Monday, November 16, 2009

Coetzee, Coetzee, Coetzee

You know his name and maybe you even picked up one of his novels once. His essays -- you've seen them here and there -- are smart, if also stolid, and always leave something wanting right at that thick part of the tongue. That's what you think. Ah, and he's won the Booker, you remember, he's a South African who's won the Booker. Twice was it? A Nobel too, can that really be right? ... You ask your friends: 'Coetzee?' you chime. 'Oh. Good. Yes,' they say, 'great books, good writer.' You inquire further: 'What have you read, I'm looking into reading something of his. Dusklands? Disgrace? The one with the lectures and a journey to the afterlife -- what is it -- Elvis, no, Ellen, no, Elizabeth Costello?' They are not so sure. 'Oh yes, it was that one, with the -- you know -- what you said...' they reply, miffed.

Coetzee would love such a conversation. I'm sure of it.

And that's what his new one, Summertime (Viking, Dec 24, 2009), is all about.

More Closely: The novel is about an author named John Coetzee. Or rather, it's about a young, British academic searching for the truth about the writing and life of this author, John Coetzee. Told through salvaged pages of Coetzee's diary as well as 5 interviews with people who knew Coetzee well during the time when 'he was finding his feet, literarily speaking,' Summertime offers readers an author's attempted interpretation of his own legacy, however puzzling and contradictory the idea of such a thing may be. Laced with fact and fiction, like his past novel, Diary of a Bad Year, it is a strange book which deserves to sit at many places on one's bookshelf.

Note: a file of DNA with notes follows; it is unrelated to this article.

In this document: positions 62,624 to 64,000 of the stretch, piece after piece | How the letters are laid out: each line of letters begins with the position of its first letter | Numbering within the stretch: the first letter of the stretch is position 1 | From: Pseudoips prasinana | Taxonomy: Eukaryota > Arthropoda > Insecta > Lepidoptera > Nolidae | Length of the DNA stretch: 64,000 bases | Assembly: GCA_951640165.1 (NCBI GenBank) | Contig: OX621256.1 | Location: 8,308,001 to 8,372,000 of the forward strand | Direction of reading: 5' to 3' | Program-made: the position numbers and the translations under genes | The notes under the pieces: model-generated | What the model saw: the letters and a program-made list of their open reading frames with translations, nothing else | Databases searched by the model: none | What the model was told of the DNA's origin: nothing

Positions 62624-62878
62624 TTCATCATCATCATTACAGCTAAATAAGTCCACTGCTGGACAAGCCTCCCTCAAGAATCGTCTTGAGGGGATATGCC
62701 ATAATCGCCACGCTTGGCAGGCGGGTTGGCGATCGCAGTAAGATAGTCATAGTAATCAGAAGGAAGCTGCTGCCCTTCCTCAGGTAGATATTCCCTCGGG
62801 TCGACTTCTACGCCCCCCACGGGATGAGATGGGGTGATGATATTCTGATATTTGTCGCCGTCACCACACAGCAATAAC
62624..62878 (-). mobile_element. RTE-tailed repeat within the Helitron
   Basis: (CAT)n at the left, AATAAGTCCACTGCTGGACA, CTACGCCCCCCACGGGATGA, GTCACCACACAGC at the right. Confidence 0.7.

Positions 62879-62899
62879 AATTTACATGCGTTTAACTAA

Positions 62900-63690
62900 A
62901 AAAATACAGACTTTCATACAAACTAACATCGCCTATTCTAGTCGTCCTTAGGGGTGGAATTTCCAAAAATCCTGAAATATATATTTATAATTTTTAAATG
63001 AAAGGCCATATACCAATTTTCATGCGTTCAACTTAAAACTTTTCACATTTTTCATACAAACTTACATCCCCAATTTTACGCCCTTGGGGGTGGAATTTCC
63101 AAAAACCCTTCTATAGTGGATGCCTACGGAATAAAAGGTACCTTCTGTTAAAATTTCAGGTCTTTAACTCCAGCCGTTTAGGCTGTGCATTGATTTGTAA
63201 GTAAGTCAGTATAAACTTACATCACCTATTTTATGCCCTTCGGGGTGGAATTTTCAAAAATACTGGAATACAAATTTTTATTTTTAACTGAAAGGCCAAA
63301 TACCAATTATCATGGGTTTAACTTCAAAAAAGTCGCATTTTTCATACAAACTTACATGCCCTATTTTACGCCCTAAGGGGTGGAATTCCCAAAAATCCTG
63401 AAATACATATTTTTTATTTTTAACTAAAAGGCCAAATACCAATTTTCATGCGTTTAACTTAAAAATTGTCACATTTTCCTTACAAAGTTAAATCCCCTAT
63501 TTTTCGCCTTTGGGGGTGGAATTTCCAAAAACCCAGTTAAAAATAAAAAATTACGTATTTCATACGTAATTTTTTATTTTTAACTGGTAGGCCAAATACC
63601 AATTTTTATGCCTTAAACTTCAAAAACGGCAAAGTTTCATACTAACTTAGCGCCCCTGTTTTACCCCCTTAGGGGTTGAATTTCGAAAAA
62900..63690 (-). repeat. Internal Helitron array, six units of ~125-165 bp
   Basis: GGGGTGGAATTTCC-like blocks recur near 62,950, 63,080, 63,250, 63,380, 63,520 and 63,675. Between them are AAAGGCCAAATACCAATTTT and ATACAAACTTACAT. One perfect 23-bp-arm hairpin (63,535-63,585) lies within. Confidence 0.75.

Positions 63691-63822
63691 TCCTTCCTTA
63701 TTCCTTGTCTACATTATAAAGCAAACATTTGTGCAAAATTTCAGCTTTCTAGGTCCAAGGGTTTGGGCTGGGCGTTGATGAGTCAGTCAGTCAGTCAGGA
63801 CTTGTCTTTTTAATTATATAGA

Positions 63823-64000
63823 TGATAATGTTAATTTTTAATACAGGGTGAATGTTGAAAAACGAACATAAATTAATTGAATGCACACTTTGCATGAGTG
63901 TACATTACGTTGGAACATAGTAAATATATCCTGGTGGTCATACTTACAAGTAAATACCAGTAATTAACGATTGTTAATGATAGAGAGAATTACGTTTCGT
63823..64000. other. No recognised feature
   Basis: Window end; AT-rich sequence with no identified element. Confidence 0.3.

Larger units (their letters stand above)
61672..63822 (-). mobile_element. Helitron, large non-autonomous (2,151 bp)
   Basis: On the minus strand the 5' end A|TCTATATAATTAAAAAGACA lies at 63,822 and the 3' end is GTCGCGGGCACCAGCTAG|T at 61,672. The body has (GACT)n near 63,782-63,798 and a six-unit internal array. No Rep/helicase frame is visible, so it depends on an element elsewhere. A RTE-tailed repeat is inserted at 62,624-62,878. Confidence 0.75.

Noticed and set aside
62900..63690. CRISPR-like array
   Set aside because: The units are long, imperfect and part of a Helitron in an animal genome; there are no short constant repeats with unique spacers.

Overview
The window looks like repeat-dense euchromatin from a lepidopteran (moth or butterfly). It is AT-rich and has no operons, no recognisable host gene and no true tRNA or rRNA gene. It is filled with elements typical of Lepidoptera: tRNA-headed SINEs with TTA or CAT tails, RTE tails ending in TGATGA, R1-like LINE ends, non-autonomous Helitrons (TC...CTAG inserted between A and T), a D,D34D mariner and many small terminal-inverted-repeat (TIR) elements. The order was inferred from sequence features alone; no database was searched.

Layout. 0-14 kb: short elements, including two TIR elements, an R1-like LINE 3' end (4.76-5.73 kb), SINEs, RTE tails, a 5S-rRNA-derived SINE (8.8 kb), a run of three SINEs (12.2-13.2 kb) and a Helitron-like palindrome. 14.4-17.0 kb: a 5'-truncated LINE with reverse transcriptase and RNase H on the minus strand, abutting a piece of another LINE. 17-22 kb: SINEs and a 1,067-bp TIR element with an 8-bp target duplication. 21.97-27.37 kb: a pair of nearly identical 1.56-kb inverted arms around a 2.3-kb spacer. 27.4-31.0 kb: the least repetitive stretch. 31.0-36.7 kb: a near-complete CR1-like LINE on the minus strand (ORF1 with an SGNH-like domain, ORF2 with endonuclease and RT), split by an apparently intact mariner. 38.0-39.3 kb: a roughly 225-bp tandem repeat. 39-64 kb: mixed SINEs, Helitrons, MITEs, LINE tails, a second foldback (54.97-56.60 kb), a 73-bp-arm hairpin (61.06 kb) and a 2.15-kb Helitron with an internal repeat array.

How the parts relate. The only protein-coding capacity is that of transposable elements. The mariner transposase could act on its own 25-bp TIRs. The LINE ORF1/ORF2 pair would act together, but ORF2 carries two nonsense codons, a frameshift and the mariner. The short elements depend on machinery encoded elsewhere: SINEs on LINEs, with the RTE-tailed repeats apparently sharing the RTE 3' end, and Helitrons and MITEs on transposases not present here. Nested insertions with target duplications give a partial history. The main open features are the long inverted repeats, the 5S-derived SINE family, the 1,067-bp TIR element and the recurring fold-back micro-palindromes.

In that light, Coetzee's book is a good one. It is inventive, startling, and in its best moments, piqued by improbable moments of gravitas and sentimentality which disclose this stoic writer's inner fragility; much moreso than Diary, I think, also. So I liked it. Not all the way through, but I liked it and find myself returning to it (and its evasive novel-shape) much more often than I'd like to admit.

In the end, I think I want to say that Coetzee weaves a tight basket. Threading fiction and memoir, and the novelistic with the dry and academic, he has done a good thing by once more giving us another suberbly crafted book, even when it's sure to tie us up in knots.

So tell your friends: 'I read his new one, Summertime. It was interesting and now I think I know why he's got so many medals. And you know, even though it didn't strike me so much when I read it, I can't stop thinking about it.'


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